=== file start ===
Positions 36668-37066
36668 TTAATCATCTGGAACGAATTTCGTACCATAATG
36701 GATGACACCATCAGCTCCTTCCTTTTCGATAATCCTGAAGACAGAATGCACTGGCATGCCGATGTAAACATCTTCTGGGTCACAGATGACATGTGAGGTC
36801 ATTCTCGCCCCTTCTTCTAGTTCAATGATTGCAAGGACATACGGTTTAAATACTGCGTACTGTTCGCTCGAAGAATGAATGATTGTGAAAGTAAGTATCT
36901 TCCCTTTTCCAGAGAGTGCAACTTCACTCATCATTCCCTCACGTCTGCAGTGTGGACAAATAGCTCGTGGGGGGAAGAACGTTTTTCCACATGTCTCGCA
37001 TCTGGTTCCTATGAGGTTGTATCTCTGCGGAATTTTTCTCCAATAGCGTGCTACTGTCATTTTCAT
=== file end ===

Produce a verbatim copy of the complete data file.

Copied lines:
Positions 36668-37066
36668 TTAATCATCTGGAACGAATTTCGTACCATAATG
36701 GATGACACCATCAGCTCCTTCCTTTTCGATAATCCTGAAGACAGAATGCACTGGCATGCCGATGTAAACATCTTCTGGGTCACAGATGACATGTGAGGTC
36801 ATTCTCGCCCCTTCTTCTAGTTCAATGATTGCAAGGACATACGGTTTAAATACTGCGTACTGTTCGCTCGAAGAATGAATGATTGTGAAAGTAAGTATCT
36901 TCCCTTTTCCAGAGAGTGCAACTTCACTCATCATTCCCTCACGTCTGCAGTGTGGACAAATAGCTCGTGGGGGGAAGAACGTTTTTCCACATGTCTCGCA
37001 TCTGGTTCCTATGAGGTTGTATCTCTGCGGAATTTTTCTCCAATAGCGTGCTACTGTCATTTTCAT